We begin the annual cycle of Torah reading with two versions of Creation, the first with a global view, and the second with the story of humanity and Adam and Eve’s expulsion from the Garden of Eden.
Humanity had possession of Paradise, the place where we could experience true closeness to God, but we couldn’t even hold on to it for a single day. We had only one mitzvah, one commandment to observe, and every living human being failed that test.
Why did God create this garden for humanity then set them up to fail? Why create that tree in the first place? Why point it out?
Having created humanity just a moment before, God knew their nature was to eat the fruit. Perhaps the test was not in eating the fruit, but its aftermath. God knew we would sin. What was unknown was whether Adam and Eve would take responsibility for their actions.
But Adam blames Eve, and Eve blames the serpent. As a consequence, they are expelled from Paradise.
The theme recurs in Torah and Tanakh. God will bring the Israelites out of Egypt, into the material desert of Sinai, but offer the phenomenal experience of Revelation and the spiritual treasure of the physical-yet-supernatural tablets inscribed by the finger of God.
But the people worship the golden calf before the tablets arrive into their midst. The tablets are shattered. Over uncertainty that lasts less than a day, we again lose Paradise, perfect connection to God. Aaron, the high priest, fails to take responsibility, blaming his people. Instead of the Israelites gaining communion with God, Moses has to convince God not to destroy them entirely.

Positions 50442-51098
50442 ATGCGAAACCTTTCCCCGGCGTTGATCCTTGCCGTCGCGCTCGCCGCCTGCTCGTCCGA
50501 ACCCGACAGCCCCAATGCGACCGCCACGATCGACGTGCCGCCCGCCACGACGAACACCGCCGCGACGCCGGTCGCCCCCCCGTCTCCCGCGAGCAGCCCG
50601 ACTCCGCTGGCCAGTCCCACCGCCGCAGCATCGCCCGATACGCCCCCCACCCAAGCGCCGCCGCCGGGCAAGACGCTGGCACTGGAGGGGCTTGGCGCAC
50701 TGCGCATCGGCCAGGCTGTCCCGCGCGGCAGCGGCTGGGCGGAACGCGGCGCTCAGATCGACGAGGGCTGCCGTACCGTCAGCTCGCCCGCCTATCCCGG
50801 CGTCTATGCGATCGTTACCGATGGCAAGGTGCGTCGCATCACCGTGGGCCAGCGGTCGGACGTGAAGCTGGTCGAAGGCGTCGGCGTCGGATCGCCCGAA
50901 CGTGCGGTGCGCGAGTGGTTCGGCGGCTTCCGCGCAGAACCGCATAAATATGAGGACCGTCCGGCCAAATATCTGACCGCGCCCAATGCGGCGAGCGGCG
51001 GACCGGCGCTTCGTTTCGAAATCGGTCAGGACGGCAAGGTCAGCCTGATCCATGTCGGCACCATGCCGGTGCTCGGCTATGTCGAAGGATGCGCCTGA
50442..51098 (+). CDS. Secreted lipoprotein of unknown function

King Saul will lose his kingdom, not because he catastrophically fails to carry out God’s command to wipe out the evil of Amalek, but because he also tries to pass the buck. “The people made me do it.” But Saul was the king, and the buck stops with the king.
King David, on the other hand, commits adultery and murder, but when confronted immediately takes responsibility, saying, “I have sinned before God.” David is forgiven and our tradition holds him dear to this day.
The Mishkan, the portable sanctuary in the wilderness, the Temples in Jerusalem, and ultimately the Holy Land itself are all meant to be spiritual focal points where we can have the deepest possible connection to the divine. Paradises that we have lost, over and over again.
God is compassionate, slow to anger and quick to forgive, but throughout the entire Tanakh (Bible) we see that God first wants us to take responsibility. Without acknowledging our inevitable sins and taking responsibility, we will never be able to grasp Paradise.
Rabbi Joanne Yocheved Heiligman is an artist working in Columbia.